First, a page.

Pursuit of Hackers Who Took Credit Reports Expands

WASHINGTON (AP) -

The pursuit of hackers who audaciously stole and published credit reports for Michelle Obama, the attorney general, FBI director and other U.S. politicians and celebrities crisscrossed continents and included a San Francisco-based Internet company, Cloudflare, The Associated Press has learned.

The sensational crime caught the attention of Congress and President Barack Obama, who said “we should not be surprised.”

Obama said he could not confirm that the first lady’s credit report was published earlier this week on a Russian website, along with what appeared to be the credit reports of nearly two dozen others, including Republican presidential candidate Mitt Romney, Donald Trump and among some others.

If accurate as widely suspected, the leaked records put each victim at significant risk of identity theft. Included in the reports are Social Security numbers, dates of birth and a list of previous home addresses. The records also include such personal information as the first lady’s monthly payments on a student loan 10 years ago and that she once held a Banana Republic credit card.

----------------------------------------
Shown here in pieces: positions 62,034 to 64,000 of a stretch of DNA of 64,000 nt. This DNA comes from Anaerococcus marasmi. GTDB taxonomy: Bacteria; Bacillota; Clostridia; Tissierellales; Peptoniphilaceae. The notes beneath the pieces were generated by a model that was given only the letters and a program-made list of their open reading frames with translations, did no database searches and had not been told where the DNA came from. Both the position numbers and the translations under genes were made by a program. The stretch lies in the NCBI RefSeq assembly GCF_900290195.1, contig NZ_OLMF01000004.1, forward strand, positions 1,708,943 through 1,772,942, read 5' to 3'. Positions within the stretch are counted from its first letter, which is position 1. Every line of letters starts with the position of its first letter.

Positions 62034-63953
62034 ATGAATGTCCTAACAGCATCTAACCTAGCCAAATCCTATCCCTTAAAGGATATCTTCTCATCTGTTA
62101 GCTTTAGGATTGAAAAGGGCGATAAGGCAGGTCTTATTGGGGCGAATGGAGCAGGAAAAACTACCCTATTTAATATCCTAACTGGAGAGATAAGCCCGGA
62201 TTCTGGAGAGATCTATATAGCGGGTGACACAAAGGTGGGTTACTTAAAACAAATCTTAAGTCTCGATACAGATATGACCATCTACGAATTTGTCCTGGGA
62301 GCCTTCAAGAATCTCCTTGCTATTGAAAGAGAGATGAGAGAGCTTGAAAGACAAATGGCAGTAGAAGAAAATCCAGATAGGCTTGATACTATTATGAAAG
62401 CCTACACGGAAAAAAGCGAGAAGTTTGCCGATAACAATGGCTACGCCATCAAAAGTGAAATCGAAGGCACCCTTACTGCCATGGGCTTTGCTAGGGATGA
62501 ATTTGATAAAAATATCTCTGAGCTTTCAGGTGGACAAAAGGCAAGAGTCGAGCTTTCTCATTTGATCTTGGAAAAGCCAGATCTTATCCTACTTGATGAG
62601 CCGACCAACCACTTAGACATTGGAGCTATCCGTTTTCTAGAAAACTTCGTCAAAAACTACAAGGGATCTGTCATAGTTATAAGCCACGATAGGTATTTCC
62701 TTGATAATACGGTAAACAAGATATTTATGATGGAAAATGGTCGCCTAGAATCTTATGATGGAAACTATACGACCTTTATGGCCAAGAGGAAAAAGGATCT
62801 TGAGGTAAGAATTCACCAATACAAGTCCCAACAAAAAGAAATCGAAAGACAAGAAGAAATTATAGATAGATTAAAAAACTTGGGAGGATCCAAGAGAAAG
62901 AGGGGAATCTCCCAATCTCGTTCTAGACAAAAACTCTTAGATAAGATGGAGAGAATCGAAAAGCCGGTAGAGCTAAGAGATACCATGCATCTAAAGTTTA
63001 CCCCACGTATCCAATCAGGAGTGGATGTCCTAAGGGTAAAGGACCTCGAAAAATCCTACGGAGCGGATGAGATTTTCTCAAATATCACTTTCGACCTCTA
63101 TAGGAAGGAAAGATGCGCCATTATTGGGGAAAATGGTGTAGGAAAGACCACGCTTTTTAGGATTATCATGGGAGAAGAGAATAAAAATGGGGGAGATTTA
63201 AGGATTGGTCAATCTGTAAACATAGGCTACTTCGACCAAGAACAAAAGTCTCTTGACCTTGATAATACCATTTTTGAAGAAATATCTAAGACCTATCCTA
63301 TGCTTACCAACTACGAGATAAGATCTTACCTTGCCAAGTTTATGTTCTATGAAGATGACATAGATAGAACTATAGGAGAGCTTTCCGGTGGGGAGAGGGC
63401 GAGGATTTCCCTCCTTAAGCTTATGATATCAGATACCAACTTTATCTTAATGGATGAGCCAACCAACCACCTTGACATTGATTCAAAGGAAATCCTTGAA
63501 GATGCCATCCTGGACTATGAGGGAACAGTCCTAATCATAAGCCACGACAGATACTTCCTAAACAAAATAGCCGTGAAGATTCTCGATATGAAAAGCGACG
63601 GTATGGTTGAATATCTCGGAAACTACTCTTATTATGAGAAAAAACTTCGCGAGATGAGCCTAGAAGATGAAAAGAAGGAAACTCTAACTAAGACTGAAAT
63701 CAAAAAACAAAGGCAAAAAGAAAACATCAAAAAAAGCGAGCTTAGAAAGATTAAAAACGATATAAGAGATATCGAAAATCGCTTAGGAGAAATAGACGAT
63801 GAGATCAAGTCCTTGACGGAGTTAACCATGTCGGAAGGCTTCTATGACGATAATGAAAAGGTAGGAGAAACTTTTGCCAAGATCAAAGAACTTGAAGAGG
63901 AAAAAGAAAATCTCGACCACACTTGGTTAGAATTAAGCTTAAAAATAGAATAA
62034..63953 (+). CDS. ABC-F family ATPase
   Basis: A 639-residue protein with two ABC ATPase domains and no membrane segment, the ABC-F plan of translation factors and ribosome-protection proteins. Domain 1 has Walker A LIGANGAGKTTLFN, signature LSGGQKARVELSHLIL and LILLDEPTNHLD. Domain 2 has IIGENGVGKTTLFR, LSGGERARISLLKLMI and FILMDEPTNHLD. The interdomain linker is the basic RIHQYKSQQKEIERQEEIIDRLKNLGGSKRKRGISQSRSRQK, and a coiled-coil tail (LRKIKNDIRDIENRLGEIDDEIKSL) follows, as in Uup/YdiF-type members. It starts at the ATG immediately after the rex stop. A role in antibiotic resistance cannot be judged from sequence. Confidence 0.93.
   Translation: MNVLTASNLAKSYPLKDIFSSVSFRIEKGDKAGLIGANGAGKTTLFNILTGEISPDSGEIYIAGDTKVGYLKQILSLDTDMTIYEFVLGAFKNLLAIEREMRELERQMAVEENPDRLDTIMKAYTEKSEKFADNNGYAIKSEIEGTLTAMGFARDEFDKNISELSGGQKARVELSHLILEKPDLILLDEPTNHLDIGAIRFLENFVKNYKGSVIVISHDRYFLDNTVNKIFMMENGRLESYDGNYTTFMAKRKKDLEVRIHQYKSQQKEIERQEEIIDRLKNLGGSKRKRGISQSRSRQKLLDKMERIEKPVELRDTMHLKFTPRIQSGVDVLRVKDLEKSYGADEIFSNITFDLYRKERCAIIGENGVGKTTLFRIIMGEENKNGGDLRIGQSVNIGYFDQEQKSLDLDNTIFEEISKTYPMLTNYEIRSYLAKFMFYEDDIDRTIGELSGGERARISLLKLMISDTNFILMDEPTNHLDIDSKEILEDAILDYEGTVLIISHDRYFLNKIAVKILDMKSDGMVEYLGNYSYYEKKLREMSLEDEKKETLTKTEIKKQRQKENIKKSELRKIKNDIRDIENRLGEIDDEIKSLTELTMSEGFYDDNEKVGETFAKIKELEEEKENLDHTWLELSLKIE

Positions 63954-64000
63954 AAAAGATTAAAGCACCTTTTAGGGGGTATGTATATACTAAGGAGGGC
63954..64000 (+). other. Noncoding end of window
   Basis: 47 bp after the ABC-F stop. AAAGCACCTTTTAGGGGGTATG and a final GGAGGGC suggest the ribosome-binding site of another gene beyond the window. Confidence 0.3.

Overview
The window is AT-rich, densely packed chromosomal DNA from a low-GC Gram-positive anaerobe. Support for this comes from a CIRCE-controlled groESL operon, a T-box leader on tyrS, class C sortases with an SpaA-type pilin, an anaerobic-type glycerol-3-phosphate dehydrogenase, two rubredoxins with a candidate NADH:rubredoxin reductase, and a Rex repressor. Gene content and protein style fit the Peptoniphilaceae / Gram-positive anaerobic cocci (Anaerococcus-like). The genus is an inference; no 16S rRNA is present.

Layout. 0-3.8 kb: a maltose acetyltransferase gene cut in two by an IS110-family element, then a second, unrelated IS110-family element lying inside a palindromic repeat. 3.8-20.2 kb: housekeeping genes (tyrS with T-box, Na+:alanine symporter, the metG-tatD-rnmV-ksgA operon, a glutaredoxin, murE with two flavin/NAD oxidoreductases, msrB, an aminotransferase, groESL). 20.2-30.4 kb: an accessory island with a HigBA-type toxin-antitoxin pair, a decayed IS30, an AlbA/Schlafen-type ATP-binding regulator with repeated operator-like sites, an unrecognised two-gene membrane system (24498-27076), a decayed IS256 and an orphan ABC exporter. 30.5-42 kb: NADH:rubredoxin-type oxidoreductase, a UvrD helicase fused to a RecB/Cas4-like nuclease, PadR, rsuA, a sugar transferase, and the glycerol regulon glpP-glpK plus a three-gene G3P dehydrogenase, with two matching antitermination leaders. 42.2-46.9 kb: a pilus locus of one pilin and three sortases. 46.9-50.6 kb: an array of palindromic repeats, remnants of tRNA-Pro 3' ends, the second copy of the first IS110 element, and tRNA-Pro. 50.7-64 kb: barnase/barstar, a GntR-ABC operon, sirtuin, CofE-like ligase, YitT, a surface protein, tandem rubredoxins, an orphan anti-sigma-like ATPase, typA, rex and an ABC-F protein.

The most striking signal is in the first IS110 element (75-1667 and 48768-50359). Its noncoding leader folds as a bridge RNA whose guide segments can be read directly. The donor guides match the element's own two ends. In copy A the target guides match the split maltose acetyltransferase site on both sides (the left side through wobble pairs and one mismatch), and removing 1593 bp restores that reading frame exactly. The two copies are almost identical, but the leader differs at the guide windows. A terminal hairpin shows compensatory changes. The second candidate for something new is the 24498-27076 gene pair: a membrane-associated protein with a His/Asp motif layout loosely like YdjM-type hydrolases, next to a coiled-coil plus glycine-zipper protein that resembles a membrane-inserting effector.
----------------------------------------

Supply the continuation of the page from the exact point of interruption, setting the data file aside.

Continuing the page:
The president said determined hackers are a persistent threat.

“We should not be surprised that if you’ve got hackers who want to dig in and devote a lot of resources, that they can access people’s private information,” Obama told ABC News in an interview. “It is a big problem.”

On Capitol Hill, the chairman of the House Judiciary Committee cited the breach Wednesday at a congressional hearing about the government prosecuting hackers. Rep. Bob Goodlatte, R-Va., said the leaks of financial information was “just the beginning of the problem” when it comes to the vulnerability of U.S. computer networks. Goodlatte said the U.S. has billions of dollars at stake, as foreign hackers try to steal sensitive information from businesses.

“The truth is that all citizens are vulnerable to these kinds of cyberattacks,” Goodlatte said.

A spokesman for one of the largest U.S. credit bureaus, Tim Klein of Equifax, said an initial investigation showed that hackers used a website designed to give consumers a free credit report. The hackers apparently used personal details about their victims to impersonate them and generate the credit reports.

Representatives for Experian, Equifax and TransUnion have all said they were cooperating with the U.S. criminal investigation being conducted by the FBI and Secret Service.